How often have you heard someone say, "Follow your passion," the implication being that at the end of the passion rainbow
sits a pot of gold full of happiness, health and prosperity? It seemingly makes a lot of sense. How can you go wrong doing
what you relish? Take a few risks, dedicate yourself to a goal and all will be great, grand and glorious, right? Well, not
surprisingly, I have a contrary perspective—in fact, I want to call total baloney.
Rarely is it that simple. For one thing, most of us don't have clearly determined passions and even fewer of us understand
what passion really is. How can we follow something we can't identify? To follow our passion would require that we identify
it as such or rely on blind luck to lead us. Not so easy given that passion is really an emotion and fluctuates with age,
opportunity and influence from others.
GETTY IMAGES/NICHOLAS BELTON
Built on a shaky premise
As Cal Newport, author of So Good They Can't Ignore You: Why Skills Trump Passion in the Quest for Work You Love (Business Plus, 2012), says, the advice to follow your passion "assumes that you have an identifiable preexisting passion,
and if you match this passion to your life ... " well, it isn't so easy. It becomes an old saw built on a shaky premise.
The thing is, being passionate about something doesn't mean we'll be any good at it. Instead we must study, practice, strengthen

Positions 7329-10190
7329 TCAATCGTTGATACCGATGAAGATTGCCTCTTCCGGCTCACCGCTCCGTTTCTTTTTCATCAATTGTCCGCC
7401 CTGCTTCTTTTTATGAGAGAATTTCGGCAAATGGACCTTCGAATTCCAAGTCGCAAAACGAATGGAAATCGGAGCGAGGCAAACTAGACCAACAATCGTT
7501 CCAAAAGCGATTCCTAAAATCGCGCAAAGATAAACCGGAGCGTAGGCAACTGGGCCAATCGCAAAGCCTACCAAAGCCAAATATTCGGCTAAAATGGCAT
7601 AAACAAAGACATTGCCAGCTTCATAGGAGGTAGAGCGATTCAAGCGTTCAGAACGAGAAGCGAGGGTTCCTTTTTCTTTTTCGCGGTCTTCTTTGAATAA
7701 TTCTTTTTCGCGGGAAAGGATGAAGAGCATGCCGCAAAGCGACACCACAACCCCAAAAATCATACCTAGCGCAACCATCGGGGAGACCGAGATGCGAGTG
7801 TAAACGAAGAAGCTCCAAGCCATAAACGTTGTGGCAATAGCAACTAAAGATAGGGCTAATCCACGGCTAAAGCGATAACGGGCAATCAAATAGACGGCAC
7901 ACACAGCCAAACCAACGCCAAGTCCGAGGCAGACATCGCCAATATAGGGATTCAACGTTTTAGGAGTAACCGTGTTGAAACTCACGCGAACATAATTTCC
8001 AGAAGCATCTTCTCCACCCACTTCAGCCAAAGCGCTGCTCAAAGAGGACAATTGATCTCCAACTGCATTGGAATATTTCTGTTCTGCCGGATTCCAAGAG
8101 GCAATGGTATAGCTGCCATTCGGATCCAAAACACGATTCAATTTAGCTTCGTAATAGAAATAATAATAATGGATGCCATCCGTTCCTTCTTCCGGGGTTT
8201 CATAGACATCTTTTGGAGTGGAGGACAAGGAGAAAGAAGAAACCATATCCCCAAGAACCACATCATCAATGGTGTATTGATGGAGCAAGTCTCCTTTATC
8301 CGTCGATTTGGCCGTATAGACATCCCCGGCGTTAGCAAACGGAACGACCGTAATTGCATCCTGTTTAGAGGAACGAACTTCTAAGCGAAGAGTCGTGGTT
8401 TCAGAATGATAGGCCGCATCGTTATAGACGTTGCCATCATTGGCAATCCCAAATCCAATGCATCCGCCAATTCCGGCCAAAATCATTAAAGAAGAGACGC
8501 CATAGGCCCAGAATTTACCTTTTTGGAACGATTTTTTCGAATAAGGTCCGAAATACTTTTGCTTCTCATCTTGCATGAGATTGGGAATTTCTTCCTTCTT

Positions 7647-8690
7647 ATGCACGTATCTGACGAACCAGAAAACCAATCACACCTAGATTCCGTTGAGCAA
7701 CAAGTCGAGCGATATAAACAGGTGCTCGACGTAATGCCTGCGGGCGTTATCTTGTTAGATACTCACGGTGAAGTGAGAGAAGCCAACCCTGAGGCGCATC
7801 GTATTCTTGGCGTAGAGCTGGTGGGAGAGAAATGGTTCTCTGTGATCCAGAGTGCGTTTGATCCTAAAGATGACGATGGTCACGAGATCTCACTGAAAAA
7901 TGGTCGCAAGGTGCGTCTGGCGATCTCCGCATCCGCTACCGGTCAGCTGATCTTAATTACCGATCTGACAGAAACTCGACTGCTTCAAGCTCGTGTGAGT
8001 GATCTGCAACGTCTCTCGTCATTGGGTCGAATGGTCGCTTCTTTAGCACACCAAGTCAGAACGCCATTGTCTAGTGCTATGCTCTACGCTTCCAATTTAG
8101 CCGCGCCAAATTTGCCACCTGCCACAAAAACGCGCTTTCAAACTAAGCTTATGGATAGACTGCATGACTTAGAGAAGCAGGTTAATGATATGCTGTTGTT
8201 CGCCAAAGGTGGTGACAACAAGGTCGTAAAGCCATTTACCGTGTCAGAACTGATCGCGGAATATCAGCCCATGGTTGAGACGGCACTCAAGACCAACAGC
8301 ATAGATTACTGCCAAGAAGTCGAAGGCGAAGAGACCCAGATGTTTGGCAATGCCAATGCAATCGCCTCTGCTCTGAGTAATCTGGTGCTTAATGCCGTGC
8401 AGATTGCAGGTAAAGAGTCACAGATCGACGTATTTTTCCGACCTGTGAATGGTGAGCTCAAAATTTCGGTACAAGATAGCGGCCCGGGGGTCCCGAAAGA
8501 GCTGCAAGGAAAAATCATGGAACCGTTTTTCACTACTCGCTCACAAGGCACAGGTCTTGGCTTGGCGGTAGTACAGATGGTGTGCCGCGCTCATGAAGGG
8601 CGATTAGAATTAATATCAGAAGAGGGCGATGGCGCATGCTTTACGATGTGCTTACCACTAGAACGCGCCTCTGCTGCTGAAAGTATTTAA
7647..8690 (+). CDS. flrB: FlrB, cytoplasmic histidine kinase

and build on what we do and shape those skills into a passion for our work. It means becoming passionate about what we do,
not just doing what we have a passion for.
"Follow your passion" may actually be some of the worst advice you can take or give. I know it sounds good—who doesn't want
to get paid for doing what they love? The reality, though, is that first you become really good at something and then you
grow passionate about it. The reverse rarely works.
Something magical will happen
Here's a personal example: When I was a youngster, I loved baseball. I knew batting averages, ERAs and team rosters three
layers deep. I learned to stand like the great Mickey Mantle and copied Whitey Ford's pitching form. Few kids were more passionate
about baseball than me. But there was one small problem: I sucked at the game. So my passion quickly turned to indifference
and my new passion became football. And then later it was music—ultimately all with the same unfortunate results.
You see, it hadn't occurred to me that I actually had to practice. I was passionate! I figured something magical would happen.
Unfortunately, you can search the halls of Cleveland, Canton or Cooperstown and you won't find my name. Had I understood the
chicken-and-egg concept of passion and excellence, I might have looked into sportscasting or writing with better results.